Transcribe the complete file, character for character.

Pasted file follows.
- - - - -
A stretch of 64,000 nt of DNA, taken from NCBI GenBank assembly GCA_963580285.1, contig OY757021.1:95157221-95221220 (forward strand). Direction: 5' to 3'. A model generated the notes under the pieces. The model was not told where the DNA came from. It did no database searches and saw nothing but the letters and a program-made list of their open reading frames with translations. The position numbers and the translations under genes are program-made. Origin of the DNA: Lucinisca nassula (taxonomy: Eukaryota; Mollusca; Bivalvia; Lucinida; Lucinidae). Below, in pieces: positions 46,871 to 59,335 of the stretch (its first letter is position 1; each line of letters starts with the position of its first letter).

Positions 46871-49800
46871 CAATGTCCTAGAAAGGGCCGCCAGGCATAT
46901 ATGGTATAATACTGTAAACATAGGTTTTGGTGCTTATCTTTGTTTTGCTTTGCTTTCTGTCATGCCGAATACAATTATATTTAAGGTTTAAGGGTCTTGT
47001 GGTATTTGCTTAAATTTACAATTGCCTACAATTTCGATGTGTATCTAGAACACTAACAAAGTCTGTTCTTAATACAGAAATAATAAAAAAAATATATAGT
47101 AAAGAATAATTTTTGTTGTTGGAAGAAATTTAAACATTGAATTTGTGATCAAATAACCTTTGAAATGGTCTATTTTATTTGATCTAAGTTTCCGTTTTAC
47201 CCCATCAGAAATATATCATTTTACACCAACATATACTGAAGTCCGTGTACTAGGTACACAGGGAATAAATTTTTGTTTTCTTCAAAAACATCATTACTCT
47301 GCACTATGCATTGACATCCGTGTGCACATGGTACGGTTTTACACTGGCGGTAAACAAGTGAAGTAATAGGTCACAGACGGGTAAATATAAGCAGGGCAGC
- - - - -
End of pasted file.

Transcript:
A stretch of 64,000 nt of DNA, taken from NCBI GenBank assembly GCA_963580285.1, contig OY757021.1:95157221-95221220 (forward strand). Direction: 5' to 3'. A model generated the notes under the pieces. The model was not told where the DNA came from. It did no database searches and saw nothing but the letters and a program-made list of their open reading frames with translations. The position numbers and the translations under genes are program-made. Origin of the DNA: Lucinisca nassula (taxonomy: Eukaryota; Mollusca; Bivalvia; Lucinida; Lucinidae). Below, in pieces: positions 46,871 to 59,335 of the stretch (its first letter is position 1; each line of letters starts with the position of its first letter).

Positions 46871-49800
46871 CAATGTCCTAGAAAGGGCCGCCAGGCATAT
46901 ATGGTATAATACTGTAAACATAGGTTTTGGTGCTTATCTTTGTTTTGCTTTGCTTTCTGTCATGCCGAATACAATTATATTTAAGGTTTAAGGGTCTTGT
47001 GGTATTTGCTTAAATTTACAATTGCCTACAATTTCGATGTGTATCTAGAACACTAACAAAGTCTGTTCTTAATACAGAAATAATAAAAAAAATATATAGT
47101 AAAGAATAATTTTTGTTGTTGGAAGAAATTTAAACATTGAATTTGTGATCAAATAACCTTTGAAATGGTCTATTTTATTTGATCTAAGTTTCCGTTTTAC
47201 CCCATCAGAAATATATCATTTTACACCAACATATACTGAAGTCCGTGTACTAGGTACACAGGGAATAAATTTTTGTTTTCTTCAAAAACATCATTACTCT
47301 GCACTATGCATTGACATCCGTGTGCACATGGTACGGTTTTACACTGGCGGTAAACAAGTGAAGTAATAGGTCACAGACGGGTAAATATAAGCAGGGCAGC